More bad news from Zimbabwe

As you may know, my parents grew up in Zimbabwe (then Rhodesia). The last of my extended family left Zimbabwe several years ago, and they are in the process of becoming Australians. But obviously we try to stay up to date with the current chaos. Here is a recent story:

Inside Mugabe’s torture camps: beaten, maimed and poisoned with weedkiller
By Daniel Howden in Harare — Tuesday, 1 July 2008

As Robert Mugabe sought recognition from African leaders yesterday, his police have been arresting the ‘dangerous’ opposition agents that Mr Mugabe accuses of fomenting violence in the country. Mrs Chigoro is one of them. She is considered such a threat she is being kept under armed police guard at a Harare hospital.

Seventy years old, her injuries are so horrific she can no longer lie on her back or walk unassisted. She can only huddle in a claw-like shape. The appalling chemical burns that have removed her lips and melted her right cheek come from an industrial weedkiller she was forced to drink. The widow can eat no solids and survives with the aid of a saline drip. Her crime was to survive the death squads that have roamed the rural areas of this bankrupt and terrified country. The police, armed with AK-47s, have been stationed on her ward to stop her from telling her story.

Gibb Chigoro, her son, had known that he was at risk. He was the first Movement for Democratic Change candidate to win a council seat in the ruling party stronghold of Mashonaland Central. After the first round win, he had watched the militia, police and army let loose on opposition supporters, with scores killed, thousands beaten and 200,000 displaced.

The chaos arrived at the Chigoro house on Friday, 20 June, one week before the run-off election. An armed mob of some 250, led by the son of the defeated Zanu-PF councillor, Robson Dhlamini, approached the house demanding to see the MDC man. Inside was Mrs Chigoro, two of her sons, a daughter and two grandchildren. Gibb armed himself with a pistol before going outside. After threats, shots were fired by both sides until the councillor was hit in the shoulder and the calf. Once on the floor, they set upon him with iron bars, his mother recalled, breaking his arms and legs. The rest of the family received the same treatment.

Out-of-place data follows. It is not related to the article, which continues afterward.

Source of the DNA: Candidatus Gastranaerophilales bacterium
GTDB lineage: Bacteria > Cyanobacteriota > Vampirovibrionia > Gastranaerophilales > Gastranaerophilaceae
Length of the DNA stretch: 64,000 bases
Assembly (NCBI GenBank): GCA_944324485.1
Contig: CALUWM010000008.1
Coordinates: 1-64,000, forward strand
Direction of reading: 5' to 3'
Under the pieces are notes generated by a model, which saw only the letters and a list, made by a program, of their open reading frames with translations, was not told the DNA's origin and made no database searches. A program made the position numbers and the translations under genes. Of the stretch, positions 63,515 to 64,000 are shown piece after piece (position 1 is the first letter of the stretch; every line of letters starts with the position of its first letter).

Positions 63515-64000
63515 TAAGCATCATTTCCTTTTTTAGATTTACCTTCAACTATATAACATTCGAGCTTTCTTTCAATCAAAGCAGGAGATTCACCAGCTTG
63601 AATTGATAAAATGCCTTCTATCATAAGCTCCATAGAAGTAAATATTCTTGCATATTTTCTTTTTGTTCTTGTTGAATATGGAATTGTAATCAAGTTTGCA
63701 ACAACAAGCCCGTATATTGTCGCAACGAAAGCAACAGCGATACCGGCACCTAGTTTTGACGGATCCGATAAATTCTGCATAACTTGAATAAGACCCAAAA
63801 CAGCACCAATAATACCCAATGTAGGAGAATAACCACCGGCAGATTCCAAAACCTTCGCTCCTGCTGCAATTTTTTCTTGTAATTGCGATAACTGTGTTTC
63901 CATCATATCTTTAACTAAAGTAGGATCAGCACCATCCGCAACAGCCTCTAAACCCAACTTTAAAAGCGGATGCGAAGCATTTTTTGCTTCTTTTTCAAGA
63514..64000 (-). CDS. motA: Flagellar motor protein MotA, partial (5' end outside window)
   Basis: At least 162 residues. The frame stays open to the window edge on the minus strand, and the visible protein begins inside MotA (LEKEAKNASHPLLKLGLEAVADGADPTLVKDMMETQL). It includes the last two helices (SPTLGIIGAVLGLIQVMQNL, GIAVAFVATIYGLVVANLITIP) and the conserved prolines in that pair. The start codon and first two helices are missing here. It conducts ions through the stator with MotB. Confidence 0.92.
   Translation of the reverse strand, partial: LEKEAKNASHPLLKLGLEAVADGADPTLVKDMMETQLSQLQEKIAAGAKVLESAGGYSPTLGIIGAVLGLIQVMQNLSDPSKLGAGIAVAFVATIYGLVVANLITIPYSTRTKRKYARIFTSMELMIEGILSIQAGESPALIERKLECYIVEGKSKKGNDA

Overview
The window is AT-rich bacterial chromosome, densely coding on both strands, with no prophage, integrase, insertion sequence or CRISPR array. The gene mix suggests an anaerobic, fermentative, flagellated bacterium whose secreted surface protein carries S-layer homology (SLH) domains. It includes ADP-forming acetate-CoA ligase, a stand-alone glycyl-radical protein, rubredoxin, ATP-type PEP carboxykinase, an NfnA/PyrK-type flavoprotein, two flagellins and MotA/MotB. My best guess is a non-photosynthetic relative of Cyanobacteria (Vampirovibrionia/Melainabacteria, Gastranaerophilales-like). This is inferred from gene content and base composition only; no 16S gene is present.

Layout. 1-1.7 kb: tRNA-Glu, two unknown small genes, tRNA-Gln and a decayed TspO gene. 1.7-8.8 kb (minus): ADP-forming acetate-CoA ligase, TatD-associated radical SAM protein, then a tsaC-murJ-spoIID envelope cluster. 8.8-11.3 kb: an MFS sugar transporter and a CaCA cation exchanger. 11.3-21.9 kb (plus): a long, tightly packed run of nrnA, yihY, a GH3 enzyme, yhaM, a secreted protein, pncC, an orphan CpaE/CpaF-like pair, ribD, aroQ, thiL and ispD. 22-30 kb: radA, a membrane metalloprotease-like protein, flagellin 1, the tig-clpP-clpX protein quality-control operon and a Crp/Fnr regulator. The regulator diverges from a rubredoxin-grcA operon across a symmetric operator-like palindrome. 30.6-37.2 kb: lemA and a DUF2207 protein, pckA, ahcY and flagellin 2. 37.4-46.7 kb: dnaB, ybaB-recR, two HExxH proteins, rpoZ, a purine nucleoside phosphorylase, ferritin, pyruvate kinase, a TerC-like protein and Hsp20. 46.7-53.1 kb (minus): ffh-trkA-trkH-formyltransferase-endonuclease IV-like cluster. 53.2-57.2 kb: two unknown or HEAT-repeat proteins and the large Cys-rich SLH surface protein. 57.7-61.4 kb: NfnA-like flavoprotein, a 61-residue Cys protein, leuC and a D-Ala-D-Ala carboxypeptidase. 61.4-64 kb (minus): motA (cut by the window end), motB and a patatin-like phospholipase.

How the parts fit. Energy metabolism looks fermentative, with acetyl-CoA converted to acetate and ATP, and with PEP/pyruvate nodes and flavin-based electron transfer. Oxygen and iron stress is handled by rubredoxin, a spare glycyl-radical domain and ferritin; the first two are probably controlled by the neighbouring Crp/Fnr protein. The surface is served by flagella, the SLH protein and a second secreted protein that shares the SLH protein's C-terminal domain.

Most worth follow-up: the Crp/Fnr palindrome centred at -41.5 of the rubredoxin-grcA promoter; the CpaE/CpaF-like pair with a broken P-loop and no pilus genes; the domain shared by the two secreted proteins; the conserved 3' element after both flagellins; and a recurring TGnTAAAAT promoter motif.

Her other son, Hamilton, was shot in the leg before his arm and face were smashed with the bars. The old woman was not spared. ‘They hit me on my back and ribs. As they beat me, they said to me: ‘Did you think you could get away with betraying your country? You, old woman did you think you’d get away with this?’ I saw them shoot my son again before I fainted.’

When she came to, she found that the brutally beaten family had been dragged to a clearing in the village.
In a ritual humiliation that has been repeated throughout Zimbabwe, Gibb was forced to renounce his party and insult the MDC leader. Then they called for volunteers from the village to execute him. She did not recognise the man that pulled the trigger.

Murder complete, they were put back on the pick-up – one of the hundreds of new Mahindra vehicles with no number plates that have been purchased by the bankrupt state and issued to the death squads. Another stop was made to shoot dead Hama Madamombe, a well known local MDC supporter, and abduct his brother.

The surviving family was transported to the Tetra farm about 30 miles away, one of the thousands of commercial farms seized by the Mugabe regime. It now belongs to the notoriously violent Chigwada brothers, Effluence and Shami, who have set up one of the Zanu torture camps there.

By the time they arrived at the camp, it was dark. The beatings that had begun mid-morning started again. No one remembers how long they went on. But when their torturers grew tired they brought out the bottles of Paraquat – a Chinese-manufactured herbicide, used to kill weeds. It has become a weapon of choice in Zimbabwe’s political terror campaign and the militia have been instructed to dip their sticks in it before beating victims.

The four terrified survivors were then forced to drink it. Mrs Chigoro remembers her son, Hamilton, telling her not to swallow the burning liquid. A doctor described the effects of Paraquat: ‘It’s absorbed through the skin, the heart rate plunges and it attacks the nervous system. It acts on skin in a similar way to ammonia.’

The message not to swallow failed to reach the brother of the murdered MDC supporter. He died in agony. Miraculously the daughter, Susan, was able – despite critical injuries – to drag herself out of the camp in the night and find a police station that was willing to act on her pleas and go to the farm to rescue her mother and brother. Their ordeal did not end there. They were shadowed by their assailants from the camp and Susan was later arrested by police who have been ordered to co-operate with the torturers.